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Re: git grep -P fatal: pcre_exec failed with error code -8




On Mon, Nov 06, 2017 at 12:50:45PM +0100, Ævar Arnfjörð Bjarmason wrote:

> Some replies to the thread in general, didn't want to spread this out
> into different replies.
> 
>  * Yes this sucks.
> 
>  * Just emitting a warning without an appropriate exit code would suck
>    more, would break batch jobs & whatnot that expcept certain results
>    from grep.

That was my first thought, too, but something that does:

  git grep foo && echo found

would behave basically the same. Do you mean here scripts that actually
do:

  git grep foo
  case "$?" in
  0) echo found ;;
  1) echo not found ;;
  *) echo wtf? ;;
  esac

I agree it would be nice to at least have _some_ way to distinguish
between those final two cases.

Though something like "git log --grep" is even more complicated. We
perhaps _would_ want to distinguish between:

  - match (in which case we print the commit)

  - no match (in which case we do not)

  - error (in which case we do not print, but also mark the exit code as
    failing)

>  * As you point out it would be nice to print out the file name we
>    didn't match on, we'd need to pass the grep_source struct down
>    further, it goes as far as grep_source_1 but stops there and isn't
>    passed to e.g. look_ahead(), which calls patmatch() which calls the
>    engine-specific matcher and would need to report the error. We could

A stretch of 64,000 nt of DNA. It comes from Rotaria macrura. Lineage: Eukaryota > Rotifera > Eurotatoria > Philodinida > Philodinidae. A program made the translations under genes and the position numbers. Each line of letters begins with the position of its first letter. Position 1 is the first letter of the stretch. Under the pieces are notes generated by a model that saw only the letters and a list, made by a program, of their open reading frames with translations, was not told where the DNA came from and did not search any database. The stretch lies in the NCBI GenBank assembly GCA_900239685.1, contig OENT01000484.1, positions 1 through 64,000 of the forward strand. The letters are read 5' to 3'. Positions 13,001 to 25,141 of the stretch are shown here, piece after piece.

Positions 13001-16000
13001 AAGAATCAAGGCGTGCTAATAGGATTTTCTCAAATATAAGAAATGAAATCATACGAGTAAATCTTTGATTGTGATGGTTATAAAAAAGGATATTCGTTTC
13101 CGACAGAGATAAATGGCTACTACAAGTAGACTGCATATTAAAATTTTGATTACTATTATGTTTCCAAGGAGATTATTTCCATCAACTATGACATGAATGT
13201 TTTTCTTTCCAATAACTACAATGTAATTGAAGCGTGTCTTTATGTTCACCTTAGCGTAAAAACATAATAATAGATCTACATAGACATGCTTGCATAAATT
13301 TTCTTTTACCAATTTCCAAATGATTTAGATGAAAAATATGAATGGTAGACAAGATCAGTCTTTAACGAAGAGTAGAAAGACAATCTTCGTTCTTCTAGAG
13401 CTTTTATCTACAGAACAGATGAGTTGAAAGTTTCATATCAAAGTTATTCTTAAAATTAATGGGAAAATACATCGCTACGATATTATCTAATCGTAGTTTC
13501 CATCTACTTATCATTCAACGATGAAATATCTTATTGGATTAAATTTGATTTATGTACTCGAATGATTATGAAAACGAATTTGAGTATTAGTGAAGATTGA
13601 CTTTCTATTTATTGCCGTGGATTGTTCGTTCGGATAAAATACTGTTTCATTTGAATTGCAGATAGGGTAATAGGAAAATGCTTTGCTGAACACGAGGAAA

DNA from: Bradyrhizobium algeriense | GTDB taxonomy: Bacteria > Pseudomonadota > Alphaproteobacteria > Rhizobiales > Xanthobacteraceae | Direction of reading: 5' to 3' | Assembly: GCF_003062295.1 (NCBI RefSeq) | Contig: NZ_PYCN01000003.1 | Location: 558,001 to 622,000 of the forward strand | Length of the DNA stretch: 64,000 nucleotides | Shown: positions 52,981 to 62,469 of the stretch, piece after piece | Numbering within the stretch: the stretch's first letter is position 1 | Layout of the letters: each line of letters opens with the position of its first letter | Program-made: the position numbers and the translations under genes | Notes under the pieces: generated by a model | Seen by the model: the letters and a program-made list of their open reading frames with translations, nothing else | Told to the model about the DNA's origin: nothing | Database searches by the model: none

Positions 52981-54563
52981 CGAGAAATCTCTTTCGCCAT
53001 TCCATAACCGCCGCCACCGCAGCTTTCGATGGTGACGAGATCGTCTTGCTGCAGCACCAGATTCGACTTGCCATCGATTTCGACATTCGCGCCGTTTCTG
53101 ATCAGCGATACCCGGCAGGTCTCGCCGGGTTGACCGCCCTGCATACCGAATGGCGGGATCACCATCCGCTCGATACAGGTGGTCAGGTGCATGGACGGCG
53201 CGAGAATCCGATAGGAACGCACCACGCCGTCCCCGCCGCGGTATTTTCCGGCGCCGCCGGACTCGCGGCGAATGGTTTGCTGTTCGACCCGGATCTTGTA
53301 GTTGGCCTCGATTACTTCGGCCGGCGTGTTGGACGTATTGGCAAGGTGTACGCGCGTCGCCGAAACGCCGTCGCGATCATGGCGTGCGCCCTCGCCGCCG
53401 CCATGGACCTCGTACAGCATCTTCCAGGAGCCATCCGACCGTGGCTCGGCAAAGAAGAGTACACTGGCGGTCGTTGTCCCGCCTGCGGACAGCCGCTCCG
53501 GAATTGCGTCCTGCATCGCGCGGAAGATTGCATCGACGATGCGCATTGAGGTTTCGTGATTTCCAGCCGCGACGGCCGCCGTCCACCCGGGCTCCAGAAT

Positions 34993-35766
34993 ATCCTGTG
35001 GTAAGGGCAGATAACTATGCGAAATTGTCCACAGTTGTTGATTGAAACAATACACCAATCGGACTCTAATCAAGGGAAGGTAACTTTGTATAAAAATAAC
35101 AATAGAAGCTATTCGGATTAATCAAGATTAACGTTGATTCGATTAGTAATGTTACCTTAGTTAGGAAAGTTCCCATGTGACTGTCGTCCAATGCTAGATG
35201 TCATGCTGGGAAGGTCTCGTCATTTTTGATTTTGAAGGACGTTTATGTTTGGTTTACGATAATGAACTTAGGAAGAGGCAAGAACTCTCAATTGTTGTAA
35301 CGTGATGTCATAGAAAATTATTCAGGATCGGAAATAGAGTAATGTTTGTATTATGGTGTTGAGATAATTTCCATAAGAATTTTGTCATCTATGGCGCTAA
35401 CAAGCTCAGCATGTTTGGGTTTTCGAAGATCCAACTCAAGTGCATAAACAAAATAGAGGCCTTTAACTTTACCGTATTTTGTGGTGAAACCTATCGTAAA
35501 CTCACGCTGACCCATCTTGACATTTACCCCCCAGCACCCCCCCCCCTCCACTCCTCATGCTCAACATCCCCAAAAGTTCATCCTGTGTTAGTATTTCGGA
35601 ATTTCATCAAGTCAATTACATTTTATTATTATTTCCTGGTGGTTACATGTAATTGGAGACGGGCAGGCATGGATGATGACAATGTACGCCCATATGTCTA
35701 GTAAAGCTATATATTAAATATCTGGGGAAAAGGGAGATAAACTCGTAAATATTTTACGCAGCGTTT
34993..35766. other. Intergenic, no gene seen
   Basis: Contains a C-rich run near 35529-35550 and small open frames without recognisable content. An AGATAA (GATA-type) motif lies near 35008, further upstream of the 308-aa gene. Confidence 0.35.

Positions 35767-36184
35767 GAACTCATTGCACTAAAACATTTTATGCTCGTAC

>    just do this, would slow down things a bit (probably trivally) but we
>    could emit better error messages in genreal.

I'm not sure if the grep_source has enough information for all cases.
E.g., if you hit an error while grepping in commit headers, you'd
probably want to mention the oid of the commit. There's an "identifier"
field in the grep_source, but it's opaque.

The caller may also want to do more things than just print an error
(like the exit code adjustment I mentioned above). Which implies to me
we should be passing the error information up, not trying to bring the
context down.

>  * You can adjust these limts in PCRE in Git, although it doesn't help
>    in this case, you just add (*LIMIT_MATCH=NUM) or
>    (*LIMIT_RECURSION=NUM) (or both) to the start of the pattern. See
>    pcresyntax(3) or pcre2syntax(3) man pages depending on what version
>    you have installed.

I saw that in the pcre manual, but I had the impression you can't
actually raise the limits above the defaults with that, only lower them.

>  * While regexec() won't return an error its version of dealing with
>    this is (at least under glibc) to balloon CPU/memory use until the
>    OOMkiller kills git (although not on this particular pattern).

So in a sense our current behavior with pcre is the same. We just have
to provoke the death ourselves. ;)

-Peff